A Look at 2018 In Music

Image Credit: Vikipedia, Flickr, Wikimedia Commons

‘No Shame’ – Lily Allen, by Genie Harrison

The reason I love, and have always loved Lily Allen’s music is due to the un-compromised honesty she unfailing offers. ‘No Shame’, provides no exception. As Allen bemoans, ‘I’m a bad mother, I’m a bad wife’, she speaks to her listeners with an undiluted clarity that’s almost shocking. Yet, her refusal to compromise herself – both musically and lyrically – precipitates an emotional connection scarcely found in today’s pop music scene. There’s no question that this has been the record that Lily wanted to make – regardless of the pressures put upon by the higher powers of record companies. The album is diverse in its offerings; tracks like ‘Trigger Bang’ (feat. Giggs), and ‘Your Choice’ (feat. Burna Boy), see Lily reach back into the roots of both reggae and afro-beat, reminiscent of sampling on her debut, ‘Alright, Still’. Musically, tracks like ‘Apples’ and ‘Three’ provide a total contrast, using a more paired-back production to present greater emotional rawness. However, what ties the whole album together is the heart that lies beneath. Allen has maintained an ability to create pop music with heart, producing something popular, and yet still true to who she is and what she wants to create.

 

‘The Lost Tapes’ – Ghostface Killah, by Zaki Rehman

In September Michael Rapaport appeared on ‘Sway in the Morning’ and called for the ‘OGs’ of hip-hop to take the culture back from the SoundCloud generation. Indeed, in 2018 the clash between old ‘90s culture and the new internet ‘lil whatevers’ has climaxed. Wu-Tang legend Ghostface Killah’s 17th studio album ‘The Lost Tapes’ seems to epitomise this conflict. The album itself is a creation of classic, hard-hitting Wu-Tang lyrics, over Big Ghost LTD’s soulful sampling, and grand orchestral beats. Without sounding like an overly nostalgic longing to go backwards, the album maintains a ‘90s purist sound with ‘bars, lines, verbal wordplay’ that ‘spits, darts, sharp like a DJ’ (‘Majestic Accolades’). Ghostface starts epically, proclaiming on ‘Buckingham Palace’ how he will ‘long dick your chick like my raps’ longevity’, a nod both to the harshly blunt lyricism of the 25 year old classic ‘Enter the Wu-Tang (36 Chambers)’, and his long lasting legacy that has ranged from experimental projects with BADBADNOTGOOD to more orthodox classics such as ‘Ironman’. Whilst lacking an explicit concept, the album feels both like a glorious victory lap of what he has achieved, and a subtly disappointed lamentation of how ‘rappers got no soul / selling out for click bait’, simply earning success by ‘break[ing] the internet with a dick tape’. Both the content and the reception of ‘The Lost Tapes’ epitomise the conflicts of 2018, and the importance of 2019 for the future of American rap culture.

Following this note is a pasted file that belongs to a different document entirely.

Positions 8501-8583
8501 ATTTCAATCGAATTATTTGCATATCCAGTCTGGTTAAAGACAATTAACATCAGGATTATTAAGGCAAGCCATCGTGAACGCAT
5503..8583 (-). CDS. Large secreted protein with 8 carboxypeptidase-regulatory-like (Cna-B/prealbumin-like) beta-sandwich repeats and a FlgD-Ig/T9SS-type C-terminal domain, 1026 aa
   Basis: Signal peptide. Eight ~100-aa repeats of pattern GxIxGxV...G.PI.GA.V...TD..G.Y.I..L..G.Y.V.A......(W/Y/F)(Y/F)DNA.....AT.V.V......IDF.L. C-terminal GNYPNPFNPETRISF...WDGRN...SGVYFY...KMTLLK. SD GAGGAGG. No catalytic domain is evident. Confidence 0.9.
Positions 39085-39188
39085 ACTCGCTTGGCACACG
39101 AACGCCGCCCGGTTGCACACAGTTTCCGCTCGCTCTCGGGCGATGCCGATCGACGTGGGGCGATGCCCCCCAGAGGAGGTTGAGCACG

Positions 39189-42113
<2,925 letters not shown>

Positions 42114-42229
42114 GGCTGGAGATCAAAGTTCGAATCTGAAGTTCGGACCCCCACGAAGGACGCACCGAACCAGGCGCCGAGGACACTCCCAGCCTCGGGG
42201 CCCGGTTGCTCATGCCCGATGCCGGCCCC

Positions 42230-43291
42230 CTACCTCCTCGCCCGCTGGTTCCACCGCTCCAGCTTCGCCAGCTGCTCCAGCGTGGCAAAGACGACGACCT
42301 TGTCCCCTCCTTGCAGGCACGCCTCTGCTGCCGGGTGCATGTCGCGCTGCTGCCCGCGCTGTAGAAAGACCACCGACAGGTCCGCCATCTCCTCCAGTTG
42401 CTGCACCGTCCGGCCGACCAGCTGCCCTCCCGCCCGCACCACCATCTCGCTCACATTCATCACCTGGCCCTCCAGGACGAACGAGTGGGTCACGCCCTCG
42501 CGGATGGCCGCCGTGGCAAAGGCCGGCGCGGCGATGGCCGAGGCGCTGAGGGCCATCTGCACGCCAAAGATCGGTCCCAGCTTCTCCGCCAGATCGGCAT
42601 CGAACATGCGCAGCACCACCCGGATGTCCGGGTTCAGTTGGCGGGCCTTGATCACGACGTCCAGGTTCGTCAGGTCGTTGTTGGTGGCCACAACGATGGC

7 – Beach House, by Ben Philipps

Apparently, the two halves of Beach House spend anywhere between eight and sixteen hours each day writing songs. That’s a lot of time; having spent eleven months making it, 7 (it’s their seventh studio album!) is their most expansive yet. 2017’s B-Sides and Rarities was a tidying-up act: the great achievement of 7 is that it has that trademark shoegaze-esque Beach House sound and simultaneously moves off into uncharted musical territory. It’s not a happy album: despite occasionally banal lyricism (“I want it all/but I can’t have it”), it’s clear that the band is acutely aware of the world in which they live, and has responded to it with a murky, dystopic sound. ‘Dive’ and ‘Lose Your Smile’ are standouts, and make it clear what Legrand and Scally are doing – using their talent for creating consistent and recognisable music as a launchpad towards something bigger.